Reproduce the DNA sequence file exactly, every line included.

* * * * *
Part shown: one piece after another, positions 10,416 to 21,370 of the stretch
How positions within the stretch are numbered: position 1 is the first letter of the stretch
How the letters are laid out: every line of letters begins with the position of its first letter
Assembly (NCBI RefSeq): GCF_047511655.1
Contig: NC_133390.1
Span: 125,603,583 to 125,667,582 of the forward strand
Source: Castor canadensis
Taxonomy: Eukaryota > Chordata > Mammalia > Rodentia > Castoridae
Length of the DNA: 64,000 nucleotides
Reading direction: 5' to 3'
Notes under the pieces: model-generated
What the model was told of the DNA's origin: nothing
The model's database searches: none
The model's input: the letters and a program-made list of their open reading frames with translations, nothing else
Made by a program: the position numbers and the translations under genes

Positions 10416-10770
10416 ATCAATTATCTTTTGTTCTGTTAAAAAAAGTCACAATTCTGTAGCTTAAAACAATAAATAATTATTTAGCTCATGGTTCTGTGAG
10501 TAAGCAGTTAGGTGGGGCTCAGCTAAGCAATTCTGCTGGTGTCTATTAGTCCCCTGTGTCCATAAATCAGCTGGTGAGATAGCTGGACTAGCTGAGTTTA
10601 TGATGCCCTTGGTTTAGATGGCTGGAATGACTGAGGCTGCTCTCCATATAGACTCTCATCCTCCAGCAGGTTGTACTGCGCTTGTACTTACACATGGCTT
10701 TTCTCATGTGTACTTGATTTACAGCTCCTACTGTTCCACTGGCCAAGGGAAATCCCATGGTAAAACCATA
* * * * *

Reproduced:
Part shown: one piece after another, positions 10,416 to 21,370 of the stretch
How positions within the stretch are numbered: position 1 is the first letter of the stretch
How the letters are laid out: every line of letters begins with the position of its first letter
Assembly (NCBI RefSeq): GCF_047511655.1
Contig: NC_133390.1
Span: 125,603,583 to 125,667,582 of the forward strand
Source: Castor canadensis
Taxonomy: Eukaryota > Chordata > Mammalia > Rodentia > Castoridae
Length of the DNA: 64,000 nucleotides
Reading direction: 5' to 3'
Notes under the pieces: model-generated
What the model was told of the DNA's origin: nothing
The model's database searches: none
The model's input: the letters and a program-made list of their open reading frames with translations, nothing else
Made by a program: the position numbers and the translations under genes

Positions 10416-10770
10416 ATCAATTATCTTTTGTTCTGTTAAAAAAAGTCACAATTCTGTAGCTTAAAACAATAAATAATTATTTAGCTCATGGTTCTGTGAG
10501 TAAGCAGTTAGGTGGGGCTCAGCTAAGCAATTCTGCTGGTGTCTATTAGTCCCCTGTGTCCATAAATCAGCTGGTGAGATAGCTGGACTAGCTGAGTTTA
10601 TGATGCCCTTGGTTTAGATGGCTGGAATGACTGAGGCTGCTCTCCATATAGACTCTCATCCTCCAGCAGGTTGTACTGCGCTTGTACTTACACATGGCTT
10701 TTCTCATGTGTACTTGATTTACAGCTCCTACTGTTCCACTGGCCAAGGGAAATCCCATGGTAAAACCATA